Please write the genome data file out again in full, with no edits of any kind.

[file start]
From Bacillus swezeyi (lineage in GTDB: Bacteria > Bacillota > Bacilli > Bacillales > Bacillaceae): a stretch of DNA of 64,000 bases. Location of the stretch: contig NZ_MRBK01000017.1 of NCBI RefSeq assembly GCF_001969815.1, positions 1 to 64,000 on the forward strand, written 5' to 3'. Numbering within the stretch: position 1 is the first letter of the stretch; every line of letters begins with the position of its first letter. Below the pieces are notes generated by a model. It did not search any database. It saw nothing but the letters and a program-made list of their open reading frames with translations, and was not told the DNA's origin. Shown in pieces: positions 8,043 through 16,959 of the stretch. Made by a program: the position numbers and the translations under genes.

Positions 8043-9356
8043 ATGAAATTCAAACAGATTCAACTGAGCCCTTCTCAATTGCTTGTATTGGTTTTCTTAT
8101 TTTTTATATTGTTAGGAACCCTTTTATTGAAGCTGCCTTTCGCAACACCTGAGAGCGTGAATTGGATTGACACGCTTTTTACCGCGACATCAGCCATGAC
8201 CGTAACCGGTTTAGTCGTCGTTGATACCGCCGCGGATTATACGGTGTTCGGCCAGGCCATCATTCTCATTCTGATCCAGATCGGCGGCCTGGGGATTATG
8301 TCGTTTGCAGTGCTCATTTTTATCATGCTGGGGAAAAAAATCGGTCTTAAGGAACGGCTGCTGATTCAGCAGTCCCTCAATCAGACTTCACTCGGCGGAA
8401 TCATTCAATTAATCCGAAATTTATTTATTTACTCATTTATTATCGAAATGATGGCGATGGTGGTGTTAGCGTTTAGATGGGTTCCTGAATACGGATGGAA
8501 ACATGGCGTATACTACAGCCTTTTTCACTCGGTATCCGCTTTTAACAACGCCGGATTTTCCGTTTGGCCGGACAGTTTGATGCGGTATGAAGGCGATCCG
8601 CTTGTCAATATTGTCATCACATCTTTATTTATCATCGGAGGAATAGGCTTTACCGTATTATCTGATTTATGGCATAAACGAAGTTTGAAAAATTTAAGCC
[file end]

From Bacillus swezeyi (lineage in GTDB: Bacteria > Bacillota > Bacilli > Bacillales > Bacillaceae): a stretch of DNA of 64,000 bases. Location of the stretch: contig NZ_MRBK01000017.1 of NCBI RefSeq assembly GCF_001969815.1, positions 1 to 64,000 on the forward strand, written 5' to 3'. Numbering within the stretch: position 1 is the first letter of the stretch; every line of letters begins with the position of its first letter. Below the pieces are notes generated by a model. It did not search any database. It saw nothing but the letters and a program-made list of their open reading frames with translations, and was not told the DNA's origin. Shown in pieces: positions 8,043 through 16,959 of the stretch. Made by a program: the position numbers and the translations under genes.

Positions 8043-9356
8043 ATGAAATTCAAACAGATTCAACTGAGCCCTTCTCAATTGCTTGTATTGGTTTTCTTAT
8101 TTTTTATATTGTTAGGAACCCTTTTATTGAAGCTGCCTTTCGCAACACCTGAGAGCGTGAATTGGATTGACACGCTTTTTACCGCGACATCAGCCATGAC
8201 CGTAACCGGTTTAGTCGTCGTTGATACCGCCGCGGATTATACGGTGTTCGGCCAGGCCATCATTCTCATTCTGATCCAGATCGGCGGCCTGGGGATTATG
8301 TCGTTTGCAGTGCTCATTTTTATCATGCTGGGGAAAAAAATCGGTCTTAAGGAACGGCTGCTGATTCAGCAGTCCCTCAATCAGACTTCACTCGGCGGAA
8401 TCATTCAATTAATCCGAAATTTATTTATTTACTCATTTATTATCGAAATGATGGCGATGGTGGTGTTAGCGTTTAGATGGGTTCCTGAATACGGATGGAA
8501 ACATGGCGTATACTACAGCCTTTTTCACTCGGTATCCGCTTTTAACAACGCCGGATTTTCCGTTTGGCCGGACAGTTTGATGCGGTATGAAGGCGATCCG
8601 CTTGTCAATATTGTCATCACATCTTTATTTATCATCGGAGGAATAGGCTTTACCGTATTATCTGATTTATGGCATAAACGAAGTTTGAAAAATTTAAGCC